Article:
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participatory media, socialist media, and the work of communications research

October 27, 2010

In May of 1983, the Alternative Communication Media Integration Center (Centro de Integración de Medios de Comunicación Altenativa / CIMCA), with offices in La Paz and Mexico, DF, began tri-annual publication of Journals of Alternative Communication (Cuadernos de Comunicación Alternativa). Alfonso Gumucio Dagron, in the midst of a prodigious and multi-faceted career, wrote the first volume, entitled: “Bolivia: radios mineras; Nicaragua: cine obrero sandinista; Aporte de la experiencia a la teoría de la comunicación alternativa” (Bolivia: miner radio stations; Nicaragua: sandinistan worker cinema; Contribution from alternative communication experience to theory).

From left to right, Alfonso Gumucio Dagron, Jaime Galarza and Philipp Agee, back in the 70s, when being a lefty meant dreaming and dressing big.

Dagron wrote the thin volume – really a single article of 28 pages – right about as participatory development theory was reaching its apex. He articulated the field’s “fundamental dilemma” as a choice between “promoting our own structures of alternative communication” or “penetrating the system in order to transform it from inside” (8). He also points out the important difference between “organic participation at the level of popular organizations” and “symbolic participation of marginal individuals” (9). Over a quarter of a century later, these remain fundamental distinctions, and we see them at play in Venezuela’s attempts at media reform.

Venezuela’s state media system, comprised of the TV and radio broadcasters, state news agency, and – at least for the purposes of this comparison – TeleSur, is an attempt to transform the system from within, but it often results in little more than symbolic participation of marginalized groups. Afro-venezuelan fishers and indigenous farmers may get showcased on ViVe’s regional travelogues, but those communities are not driving the editorial agenda or creating original content. Venezuela’s growing network of community media outlets, on the other hand, represents an alternative structure of communication that insists upon organic participation.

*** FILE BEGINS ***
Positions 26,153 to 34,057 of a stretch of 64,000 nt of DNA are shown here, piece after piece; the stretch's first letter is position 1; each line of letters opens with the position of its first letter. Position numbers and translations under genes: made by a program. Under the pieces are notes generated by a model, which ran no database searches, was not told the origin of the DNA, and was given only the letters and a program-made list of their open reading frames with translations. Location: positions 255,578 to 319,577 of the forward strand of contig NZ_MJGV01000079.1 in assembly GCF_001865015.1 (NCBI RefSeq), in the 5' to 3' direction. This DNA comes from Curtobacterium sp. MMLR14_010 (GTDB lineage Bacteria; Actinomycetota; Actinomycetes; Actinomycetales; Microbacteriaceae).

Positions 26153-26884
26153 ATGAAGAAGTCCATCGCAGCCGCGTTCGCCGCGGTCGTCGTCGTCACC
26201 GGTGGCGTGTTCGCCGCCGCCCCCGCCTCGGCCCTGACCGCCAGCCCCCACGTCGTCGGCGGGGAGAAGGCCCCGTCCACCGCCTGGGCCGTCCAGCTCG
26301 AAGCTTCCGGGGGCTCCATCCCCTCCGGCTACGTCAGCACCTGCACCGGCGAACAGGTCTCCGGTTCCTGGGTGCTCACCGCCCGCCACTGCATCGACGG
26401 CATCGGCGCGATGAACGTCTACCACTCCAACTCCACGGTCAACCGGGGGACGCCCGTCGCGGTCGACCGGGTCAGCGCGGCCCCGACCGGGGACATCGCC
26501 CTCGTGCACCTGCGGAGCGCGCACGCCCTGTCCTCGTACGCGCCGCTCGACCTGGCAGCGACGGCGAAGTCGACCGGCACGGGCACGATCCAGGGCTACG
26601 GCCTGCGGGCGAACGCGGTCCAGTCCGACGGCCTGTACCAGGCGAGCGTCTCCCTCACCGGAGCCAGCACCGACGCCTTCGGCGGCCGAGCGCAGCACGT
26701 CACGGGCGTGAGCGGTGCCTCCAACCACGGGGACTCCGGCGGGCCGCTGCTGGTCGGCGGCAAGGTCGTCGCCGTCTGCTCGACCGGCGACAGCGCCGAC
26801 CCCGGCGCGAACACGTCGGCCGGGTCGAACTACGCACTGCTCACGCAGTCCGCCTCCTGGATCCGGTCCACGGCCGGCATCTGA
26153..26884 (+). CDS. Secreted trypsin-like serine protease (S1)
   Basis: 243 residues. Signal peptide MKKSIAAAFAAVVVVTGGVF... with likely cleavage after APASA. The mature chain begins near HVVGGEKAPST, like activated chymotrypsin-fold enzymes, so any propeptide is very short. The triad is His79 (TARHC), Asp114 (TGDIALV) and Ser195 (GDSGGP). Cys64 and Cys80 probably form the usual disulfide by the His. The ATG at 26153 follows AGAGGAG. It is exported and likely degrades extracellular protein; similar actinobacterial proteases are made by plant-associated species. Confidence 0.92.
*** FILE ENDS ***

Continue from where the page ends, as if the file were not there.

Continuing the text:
That’s why it’s frustrating to see the State vs. Commercial media battles take center stage in Venezuela time and time again. Anyone interested in a viable “socialist” communications system should be focused on the community media system. That’s where the real hope lies. (The Venezuelan opposition may have some legitimate gripes, but if you really want to see a dictatorial “socialist” State, watch the BBC coverage of Poland’s 1983 May Day march, embedded above. Who was videotaping and how did they get the tape out of the country? Ah, the good old days…)

Besides, the opposition (internal and external) would much rather the focus be on centralized communication structures where they can draw the government into making bad decisions regarding free speech and press issues. That’s one of the primary lessons to be learned from the Chilean and Nicaraguan experiences. Unfortunately, the Venezuelan government makes poor decisions all too frequently.

Regardless, the real problem is that over the last three decades development communications scholars have not been able to articulate anything resembling a workable plan for how to construct an alternative participatory communications structure, whether “socialist” or otherwise. The discussion got derailed by the UNESCO defections of the mid-1980s and bogged down in theoretical debate during the 1990s, leaving practitioners on the ground to reinvent the wheel time and time again. I’d like to see scholars return to the high water mark of the late 1970s and early 1980s, when anything was possible and scholars still dared to dream big. Here’s what Dagrón was saying back then (the emphasis is his own):